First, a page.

Where will Microsoft go now?
Legal opinions usually make for tedious reading. Judge Thomas Penfield Jackson’s decision in the Microsoft antitrust case is anything but. Judge Jackson concluded last week that Microsoft had put an “oppressive thumb on the scale of competitive fortune.” The company used its overwhelming position in the market — 90 percent of personal computers worldwide use its operating system — to quash competition in the Internet Web browser market. Now the legal fight turns to remedies, which include the breakup of the company, and appeals.
The tone of the ruling was foreshadowed by Judge Jackson’s findings of fact, which were released in November. But the sweep of the government victory — Judge Jackson agreed with 23 of its 26 allegations — and the language of the decision surpassed most expectations. In the ruling, Microsoft was branded “predacious” and accused of using “incentives and threats,” “technological shackles” and “subterfuge” to “mount a deliberate assault” on efforts to bring competition to the market.
The question is where the case goes from here. Settlement talks between the Justice Department and Microsoft broke off the weekend before the decision was released. By most accounts, they failed for two reasons. The first is the reluctance of Microsoft Chairman Bill Gates to concede any wrongdoing on the part of the company. The second is the obstinacy of 19 state attorneys general who have also filed suit against the company. Those talks could resume as the trial heads into the penalty phase: Judge Jackson will hold a hearing on remedies May 24; a final ruling is expected during the summer.
As soon as that happens, the appeals process begins. All the parties have promised to move as quickly as possible. The judge has encouraged the government to appeal directly to the U.S. Supreme Court, which would bring closure on the case in the most speedy manner.
That assumes that a quick conclusion is in everyone’s interest. That may not be the case. Microsoft has two reasons to hold out. The first is political: A November win by the presumptive Republican candidate, Texas Gov. George Bush, could change the government’s attitude toward the dispute. Mr. Bush has said that he opposes the litigation. A Republican Justice Dept. could settle for considerably less than the current one. (This is a long-shot: There is rarely a political payoff for such intervention. Heeding his advisers, Mr. Bush has since backed away from that statement.)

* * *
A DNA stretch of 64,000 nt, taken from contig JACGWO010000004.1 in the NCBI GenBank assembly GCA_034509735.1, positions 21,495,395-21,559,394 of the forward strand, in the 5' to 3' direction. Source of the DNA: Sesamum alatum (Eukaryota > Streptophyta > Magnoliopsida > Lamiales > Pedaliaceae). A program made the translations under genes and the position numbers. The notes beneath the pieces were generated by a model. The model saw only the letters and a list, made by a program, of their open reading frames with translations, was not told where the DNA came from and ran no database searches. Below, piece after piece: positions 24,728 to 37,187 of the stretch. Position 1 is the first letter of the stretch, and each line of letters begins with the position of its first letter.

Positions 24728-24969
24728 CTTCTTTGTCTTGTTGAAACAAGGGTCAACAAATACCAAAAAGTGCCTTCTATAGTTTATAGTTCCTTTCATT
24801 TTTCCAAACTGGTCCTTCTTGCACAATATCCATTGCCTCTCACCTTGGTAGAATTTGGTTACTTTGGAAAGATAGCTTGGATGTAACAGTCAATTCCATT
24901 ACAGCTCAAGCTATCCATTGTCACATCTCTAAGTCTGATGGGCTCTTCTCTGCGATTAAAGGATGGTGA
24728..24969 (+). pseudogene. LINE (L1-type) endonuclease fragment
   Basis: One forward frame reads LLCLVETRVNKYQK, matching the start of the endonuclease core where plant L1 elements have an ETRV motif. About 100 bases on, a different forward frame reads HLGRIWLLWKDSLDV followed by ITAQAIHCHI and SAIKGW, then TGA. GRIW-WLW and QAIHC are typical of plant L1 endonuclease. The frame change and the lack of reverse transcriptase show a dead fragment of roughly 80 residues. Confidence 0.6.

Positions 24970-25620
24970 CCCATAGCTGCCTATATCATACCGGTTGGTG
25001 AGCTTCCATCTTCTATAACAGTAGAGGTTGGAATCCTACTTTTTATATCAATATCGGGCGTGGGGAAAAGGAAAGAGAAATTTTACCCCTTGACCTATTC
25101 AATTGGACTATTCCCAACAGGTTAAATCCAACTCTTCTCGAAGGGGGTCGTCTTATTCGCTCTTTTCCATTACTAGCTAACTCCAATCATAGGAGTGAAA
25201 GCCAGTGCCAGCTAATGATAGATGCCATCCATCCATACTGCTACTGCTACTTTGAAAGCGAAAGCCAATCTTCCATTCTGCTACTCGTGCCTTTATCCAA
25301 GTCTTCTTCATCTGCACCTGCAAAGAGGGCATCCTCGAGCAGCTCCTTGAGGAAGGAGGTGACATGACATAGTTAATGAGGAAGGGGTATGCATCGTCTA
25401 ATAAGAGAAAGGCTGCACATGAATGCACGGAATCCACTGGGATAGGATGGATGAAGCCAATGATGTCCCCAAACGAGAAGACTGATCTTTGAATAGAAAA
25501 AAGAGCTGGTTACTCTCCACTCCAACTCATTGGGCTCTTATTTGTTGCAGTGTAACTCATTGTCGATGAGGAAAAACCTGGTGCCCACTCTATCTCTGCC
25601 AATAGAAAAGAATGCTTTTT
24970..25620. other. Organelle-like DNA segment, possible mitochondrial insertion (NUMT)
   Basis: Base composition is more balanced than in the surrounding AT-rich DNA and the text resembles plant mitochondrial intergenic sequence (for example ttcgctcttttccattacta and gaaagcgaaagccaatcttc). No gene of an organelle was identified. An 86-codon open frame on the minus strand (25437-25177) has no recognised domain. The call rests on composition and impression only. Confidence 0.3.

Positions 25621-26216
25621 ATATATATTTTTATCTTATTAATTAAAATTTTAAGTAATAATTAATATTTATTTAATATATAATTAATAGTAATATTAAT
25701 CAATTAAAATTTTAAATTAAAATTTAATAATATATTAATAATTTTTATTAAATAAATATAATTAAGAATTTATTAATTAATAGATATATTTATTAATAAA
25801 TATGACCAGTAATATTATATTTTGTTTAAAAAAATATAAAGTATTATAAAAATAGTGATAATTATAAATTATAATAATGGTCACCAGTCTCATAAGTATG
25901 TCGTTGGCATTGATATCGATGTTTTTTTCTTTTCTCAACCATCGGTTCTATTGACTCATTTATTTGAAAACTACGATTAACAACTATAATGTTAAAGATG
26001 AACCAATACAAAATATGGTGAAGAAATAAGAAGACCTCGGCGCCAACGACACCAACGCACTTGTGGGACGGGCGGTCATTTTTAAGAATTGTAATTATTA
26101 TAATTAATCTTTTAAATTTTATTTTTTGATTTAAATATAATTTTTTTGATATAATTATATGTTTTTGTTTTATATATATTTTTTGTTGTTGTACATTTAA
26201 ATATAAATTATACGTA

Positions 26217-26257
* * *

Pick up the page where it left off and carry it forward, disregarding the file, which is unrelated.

Second, Microsoft sees that time works in its favor. If alternative operating systems, such as Linux or the rejuvenated Apple system, become more popular, then the argument that Windows is a monopoly becomes less credible. And in the time before the government acts, more users will have a chance to buy the Windows product, which then extends Microsoft’s influence over the newly emerging network economy. Either way, Microsoft benefits. The flip side of that argument is that drawn-out periods of uncertainty damage a company in subtle ways, undermining confidence among employees and in the market.
It is fairly clear, however, that the Justice Department will press for the toughest remedy possible: the breakup of the company. Restraining orders and other restrictions on Microsoft behavior that require active intervention on the part of the government are difficult to oversee. Moreover, the Justice Department considers Microsoft to have reneged on a 1994 agreement regarding its business practices. That low level of trust, combined with Mr. Gates’ celebrated combativeness, does not augur well for a moderate solution.
Microsoft’s defenders argue that breaking up the company will result in a proliferation of operating systems. Without a single standard, it will be impossible for systems to integrate. The dynamism of the entire digital economy will be threatened as a result.
That argument is plausible, but the creation of a standard does not give its owner the right to abuse that power — and that is what this case has been about. Microsoft is not being punished for its success. Rather, it is being punished for behavior that was judged to have been “predacious” and was designed to eliminate potential competition.
Microsoft’s defenders also say that the suit has mellowed the company. Mr. Gates may be as combative as ever, but President Steve Ballmer sounds chastened, acknowledging that his company sometimes acts like an upstart, not the colossus that it is. If true, that is a belated recognition of the obvious. It is also worth noting that the newest Microsoft browser, the Millennium Edition, has integrated media players. That is a fine idea — if product quality, and not Microsoft’s overwhelming influence, determines its success in the marketplace.
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